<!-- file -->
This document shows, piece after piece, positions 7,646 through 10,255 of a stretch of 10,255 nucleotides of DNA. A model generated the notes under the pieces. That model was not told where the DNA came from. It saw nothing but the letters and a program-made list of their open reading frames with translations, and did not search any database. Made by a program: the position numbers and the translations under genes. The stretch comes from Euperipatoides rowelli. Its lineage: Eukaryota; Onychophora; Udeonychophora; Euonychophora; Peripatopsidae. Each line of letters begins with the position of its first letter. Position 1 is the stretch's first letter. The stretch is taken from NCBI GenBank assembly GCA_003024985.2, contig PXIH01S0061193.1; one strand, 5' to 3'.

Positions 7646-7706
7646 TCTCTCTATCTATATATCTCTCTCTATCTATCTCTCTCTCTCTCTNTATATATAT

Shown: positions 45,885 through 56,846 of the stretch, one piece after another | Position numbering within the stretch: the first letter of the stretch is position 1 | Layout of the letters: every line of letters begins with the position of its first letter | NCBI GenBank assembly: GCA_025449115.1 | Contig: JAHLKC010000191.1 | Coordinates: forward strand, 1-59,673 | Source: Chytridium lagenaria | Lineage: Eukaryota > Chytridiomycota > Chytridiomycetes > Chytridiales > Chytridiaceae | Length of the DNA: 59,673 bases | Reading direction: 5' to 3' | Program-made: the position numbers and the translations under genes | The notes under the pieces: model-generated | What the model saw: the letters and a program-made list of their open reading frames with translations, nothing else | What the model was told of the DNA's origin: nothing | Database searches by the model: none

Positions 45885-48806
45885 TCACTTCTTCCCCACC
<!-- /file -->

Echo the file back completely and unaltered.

This document shows, piece after piece, positions 7,646 through 10,255 of a stretch of 10,255 nucleotides of DNA. A model generated the notes under the pieces. That model was not told where the DNA came from. It saw nothing but the letters and a program-made list of their open reading frames with translations, and did not search any database. Made by a program: the position numbers and the translations under genes. The stretch comes from Euperipatoides rowelli. Its lineage: Eukaryota; Onychophora; Udeonychophora; Euonychophora; Peripatopsidae. Each line of letters begins with the position of its first letter. Position 1 is the stretch's first letter. The stretch is taken from NCBI GenBank assembly GCA_003024985.2, contig PXIH01S0061193.1; one strand, 5' to 3'.

Positions 7646-7706
7646 TCTCTCTATCTATATATCTCTCTCTATCTATCTCTCTCTCTCTCTNTATATATAT

Shown: positions 45,885 through 56,846 of the stretch, one piece after another | Position numbering within the stretch: the first letter of the stretch is position 1 | Layout of the letters: every line of letters begins with the position of its first letter | NCBI GenBank assembly: GCA_025449115.1 | Contig: JAHLKC010000191.1 | Coordinates: forward strand, 1-59,673 | Source: Chytridium lagenaria | Lineage: Eukaryota > Chytridiomycota > Chytridiomycetes > Chytridiales > Chytridiaceae | Length of the DNA: 59,673 bases | Reading direction: 5' to 3' | Program-made: the position numbers and the translations under genes | The notes under the pieces: model-generated | What the model saw: the letters and a program-made list of their open reading frames with translations, nothing else | What the model was told of the DNA's origin: nothing | Database searches by the model: none

Positions 45885-48806
45885 TCACTTCTTCCCCACC